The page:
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child and piggy bank

All parents want what is best for their children. This is not necessarily the latest tech device or coolest toy, but equipping them with the foundation to be happy, fulfilled, resilient, kind, safe and successful in life.

Teaching children about financial literacy and money is a fundamental lesson that every child should learn. It’s about helping people make well-informed choices and encouraging financially responsible behaviour. There is plenty of evidence that proves that people who are financially literate are more likely to succeed in life.

Research shows that many of our financial habits are set by just seven years old*. But how many schools offer a comprehensive financial education curriculum at this age? Financial education needs to be a practical application in our daily lives, rather than just understanding theories. It’s far more powerful to learn through life lessons than a textbook.

Being a parent to three boys, I’ve overheard many conversations between my kids and their friends and felt shocked at how often the topic of money comes up – and not always in a positive way.

My son recently came home in tears as he was called ‘poor’ because we didn’t fly business class on a recent holiday to Sydney. This called for a family discussion about money. I started off by explaining how privileged we are to have a roof over our head, food on our table, and the fact that we had just travelled to Australia at all. We enjoyed quality time with cousins and grandparents, long days on the beach and at the park, and ice cream every day. We spoke about values and what’s really important to us as a family: flying business class is not on our priority list. But how do you ensure positive financial beliefs are ingrained at a young age? Here are some useful tips and strategies:

Create opportunities

Everyone values money more when earned than received. This can be through doing chores around the house or via a reward system for completing certain tasks or achieving milestones. Nothing beats some healthy competition to earn extra points and bonuses. My son even once asked for a ‘salary increase’.

Place value on experiences

For birthdays and special occasions, I don’t give gifts and instead let my children choose experiences that we can enjoy together as family. Giving another plastic toy is soon forgotten, but my sons often talk about the experiences we shared and they always look forward and feel excited when planning their next birthday adventure.

Encourage a saving habit

Children love watching their savings jar grow. The simple act of counting the coins and seeing the jar fill up is truly satisfying. Saving helps children to set goals and plan for things that they may want to purchase in the future. Learning to save isn’t just an essential money habit, it teaches discipline and delayed gratification, too.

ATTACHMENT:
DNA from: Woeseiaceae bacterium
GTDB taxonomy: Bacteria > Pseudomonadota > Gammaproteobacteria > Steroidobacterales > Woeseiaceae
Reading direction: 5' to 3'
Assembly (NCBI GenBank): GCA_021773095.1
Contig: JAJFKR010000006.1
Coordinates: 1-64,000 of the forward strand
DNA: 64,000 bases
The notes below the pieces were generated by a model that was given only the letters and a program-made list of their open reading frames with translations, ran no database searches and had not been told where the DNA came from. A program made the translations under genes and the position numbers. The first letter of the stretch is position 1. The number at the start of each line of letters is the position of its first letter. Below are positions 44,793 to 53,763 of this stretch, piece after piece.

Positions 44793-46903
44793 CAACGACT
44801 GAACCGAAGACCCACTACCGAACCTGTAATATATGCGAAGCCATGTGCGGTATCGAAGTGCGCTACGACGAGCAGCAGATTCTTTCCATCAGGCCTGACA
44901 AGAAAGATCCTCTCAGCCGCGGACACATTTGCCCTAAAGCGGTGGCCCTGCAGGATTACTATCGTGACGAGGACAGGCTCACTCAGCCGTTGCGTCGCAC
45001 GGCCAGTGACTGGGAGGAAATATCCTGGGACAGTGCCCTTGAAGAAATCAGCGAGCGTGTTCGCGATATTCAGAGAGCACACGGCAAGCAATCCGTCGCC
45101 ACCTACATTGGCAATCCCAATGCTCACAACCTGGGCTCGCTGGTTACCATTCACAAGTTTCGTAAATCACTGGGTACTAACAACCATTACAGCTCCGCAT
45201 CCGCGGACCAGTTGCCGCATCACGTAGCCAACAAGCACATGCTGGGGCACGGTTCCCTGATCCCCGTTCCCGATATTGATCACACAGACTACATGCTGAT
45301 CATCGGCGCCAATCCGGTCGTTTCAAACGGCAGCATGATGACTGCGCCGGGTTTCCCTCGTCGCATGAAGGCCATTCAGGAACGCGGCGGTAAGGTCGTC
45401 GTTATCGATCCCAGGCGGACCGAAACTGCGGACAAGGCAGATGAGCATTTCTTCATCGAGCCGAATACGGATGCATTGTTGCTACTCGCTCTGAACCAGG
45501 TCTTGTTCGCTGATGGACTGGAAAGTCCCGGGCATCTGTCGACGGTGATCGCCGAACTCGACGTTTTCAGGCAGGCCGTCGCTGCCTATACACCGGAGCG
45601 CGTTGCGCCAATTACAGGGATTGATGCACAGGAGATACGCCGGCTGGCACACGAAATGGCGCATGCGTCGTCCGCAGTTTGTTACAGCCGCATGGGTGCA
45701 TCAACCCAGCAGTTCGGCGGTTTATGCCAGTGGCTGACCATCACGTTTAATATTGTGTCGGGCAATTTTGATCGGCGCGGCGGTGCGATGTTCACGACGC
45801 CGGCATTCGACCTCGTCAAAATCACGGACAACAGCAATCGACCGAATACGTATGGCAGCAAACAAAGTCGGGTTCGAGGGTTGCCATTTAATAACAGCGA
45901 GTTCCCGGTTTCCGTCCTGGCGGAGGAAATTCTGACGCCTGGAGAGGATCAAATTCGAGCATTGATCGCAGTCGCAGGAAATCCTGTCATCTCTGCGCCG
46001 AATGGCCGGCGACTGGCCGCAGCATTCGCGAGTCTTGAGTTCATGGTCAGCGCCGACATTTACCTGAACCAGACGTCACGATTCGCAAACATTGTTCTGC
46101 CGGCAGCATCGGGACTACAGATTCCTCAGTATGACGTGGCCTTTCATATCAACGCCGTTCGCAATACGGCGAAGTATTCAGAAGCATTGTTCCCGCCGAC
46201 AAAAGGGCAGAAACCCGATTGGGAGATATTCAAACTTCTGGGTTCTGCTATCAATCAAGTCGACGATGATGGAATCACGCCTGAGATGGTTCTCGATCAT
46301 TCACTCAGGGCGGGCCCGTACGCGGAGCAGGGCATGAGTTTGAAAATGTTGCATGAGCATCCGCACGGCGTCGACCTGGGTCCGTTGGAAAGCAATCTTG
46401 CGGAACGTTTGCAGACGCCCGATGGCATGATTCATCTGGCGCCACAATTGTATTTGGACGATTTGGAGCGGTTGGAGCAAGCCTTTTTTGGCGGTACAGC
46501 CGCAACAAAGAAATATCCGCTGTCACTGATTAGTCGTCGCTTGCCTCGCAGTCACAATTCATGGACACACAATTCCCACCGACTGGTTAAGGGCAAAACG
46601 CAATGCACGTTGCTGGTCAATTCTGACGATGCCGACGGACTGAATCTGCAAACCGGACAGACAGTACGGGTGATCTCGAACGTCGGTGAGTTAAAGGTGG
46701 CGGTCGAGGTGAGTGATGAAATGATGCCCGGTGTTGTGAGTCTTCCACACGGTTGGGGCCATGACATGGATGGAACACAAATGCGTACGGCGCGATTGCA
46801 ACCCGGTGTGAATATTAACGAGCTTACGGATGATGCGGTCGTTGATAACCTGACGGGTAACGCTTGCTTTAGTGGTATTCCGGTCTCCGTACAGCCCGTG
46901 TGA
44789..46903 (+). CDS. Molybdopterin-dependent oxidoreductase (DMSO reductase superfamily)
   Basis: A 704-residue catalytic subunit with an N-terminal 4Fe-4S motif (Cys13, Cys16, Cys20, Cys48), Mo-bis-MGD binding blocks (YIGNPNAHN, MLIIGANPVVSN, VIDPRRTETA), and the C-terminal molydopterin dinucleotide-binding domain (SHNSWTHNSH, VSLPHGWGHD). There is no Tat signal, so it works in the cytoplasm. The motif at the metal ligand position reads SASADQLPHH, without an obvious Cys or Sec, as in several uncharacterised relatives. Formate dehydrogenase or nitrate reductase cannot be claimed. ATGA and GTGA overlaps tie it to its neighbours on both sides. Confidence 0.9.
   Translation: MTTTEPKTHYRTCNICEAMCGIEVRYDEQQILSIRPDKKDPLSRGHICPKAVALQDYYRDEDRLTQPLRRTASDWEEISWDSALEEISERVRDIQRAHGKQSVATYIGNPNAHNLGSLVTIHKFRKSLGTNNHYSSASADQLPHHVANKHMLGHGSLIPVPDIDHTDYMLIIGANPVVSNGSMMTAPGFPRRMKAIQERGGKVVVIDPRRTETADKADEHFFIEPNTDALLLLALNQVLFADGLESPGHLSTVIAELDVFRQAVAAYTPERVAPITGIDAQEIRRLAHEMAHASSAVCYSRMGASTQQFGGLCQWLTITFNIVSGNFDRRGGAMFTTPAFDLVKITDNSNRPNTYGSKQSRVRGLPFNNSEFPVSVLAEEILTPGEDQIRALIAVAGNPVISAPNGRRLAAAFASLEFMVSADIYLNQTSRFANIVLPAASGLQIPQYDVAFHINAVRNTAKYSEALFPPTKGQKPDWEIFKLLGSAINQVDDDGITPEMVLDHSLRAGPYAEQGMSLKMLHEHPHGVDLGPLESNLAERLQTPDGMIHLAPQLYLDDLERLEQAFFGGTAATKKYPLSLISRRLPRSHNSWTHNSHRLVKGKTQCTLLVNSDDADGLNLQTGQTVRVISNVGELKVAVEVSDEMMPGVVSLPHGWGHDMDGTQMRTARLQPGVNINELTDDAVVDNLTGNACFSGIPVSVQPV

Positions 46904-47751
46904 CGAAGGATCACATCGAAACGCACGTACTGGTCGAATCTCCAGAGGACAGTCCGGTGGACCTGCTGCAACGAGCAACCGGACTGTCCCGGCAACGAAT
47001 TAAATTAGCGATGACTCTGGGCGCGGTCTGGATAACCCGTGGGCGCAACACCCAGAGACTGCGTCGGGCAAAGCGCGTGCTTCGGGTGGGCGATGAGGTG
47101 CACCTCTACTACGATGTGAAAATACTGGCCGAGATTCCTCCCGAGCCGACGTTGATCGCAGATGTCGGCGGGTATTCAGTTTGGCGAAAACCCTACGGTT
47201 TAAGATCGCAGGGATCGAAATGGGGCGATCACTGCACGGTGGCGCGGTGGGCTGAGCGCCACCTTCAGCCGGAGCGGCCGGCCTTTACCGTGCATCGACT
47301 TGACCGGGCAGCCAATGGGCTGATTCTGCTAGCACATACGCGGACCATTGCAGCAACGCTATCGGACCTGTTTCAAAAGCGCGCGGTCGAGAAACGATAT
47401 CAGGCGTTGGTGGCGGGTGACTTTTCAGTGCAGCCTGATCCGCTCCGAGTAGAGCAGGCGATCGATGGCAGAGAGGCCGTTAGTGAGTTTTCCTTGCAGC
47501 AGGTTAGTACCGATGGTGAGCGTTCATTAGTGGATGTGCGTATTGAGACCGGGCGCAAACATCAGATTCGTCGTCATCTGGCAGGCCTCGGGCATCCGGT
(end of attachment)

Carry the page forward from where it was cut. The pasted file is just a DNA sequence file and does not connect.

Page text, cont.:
Give children a budget

Giving children a budget helps them to make choices and decisions, and also prepares them for the real world. I recently gave my kids a budget to buy their friend a birthday present. They had so much fun running around the toy shop working out the price of items. Should they buy three smaller gifts or one large gift? They spoke about what their friend would really appreciate and when they had change left over, they bought a birthday card. It was a long but productive morning.

Educating your children about personal finance is a lifelong lesson. If you consistently put in the effort and communicate a clear message about money, you will instill good habits that will serve your children well. That’s what I call a good investment!

Batya ShulmanContact Batya at Select Investors on Batya.shulman@sjpp.asia or +65 96268576 to arrange a consultation for you and your family’s financial future.

The ‘St. James’s Place Partnership’ and the titles ‘Partner’ and ‘Partner Practice’ are marketing terms used to describe St. James’s Place representatives. Members of the St. James’s Place Partnership in Singapore represent St. James’s Place (Singapore) Private Limited, which is part of the St. James’s Place Wealth Management Group, and it is regulated by the Monetary Authority of Singapore and is a member of the Investment Management Association of Singapore and Association of Financial Advisers (Singapore). Company Registration No. 200406398R. Capital Markets Services Licence No. CMS100851. St. James’s Place Wealth Management Group Ltd Registered Office: St. James’s Place House, 1 Tetbury Road, Cirencester, Gloucestershire,GL7 1FP, United Kingdom. Registered in England Number 02627518.

*Source: Dr David Whitebread & Dr Sue Bingham (2013) Habit Formation and Learning in Young Children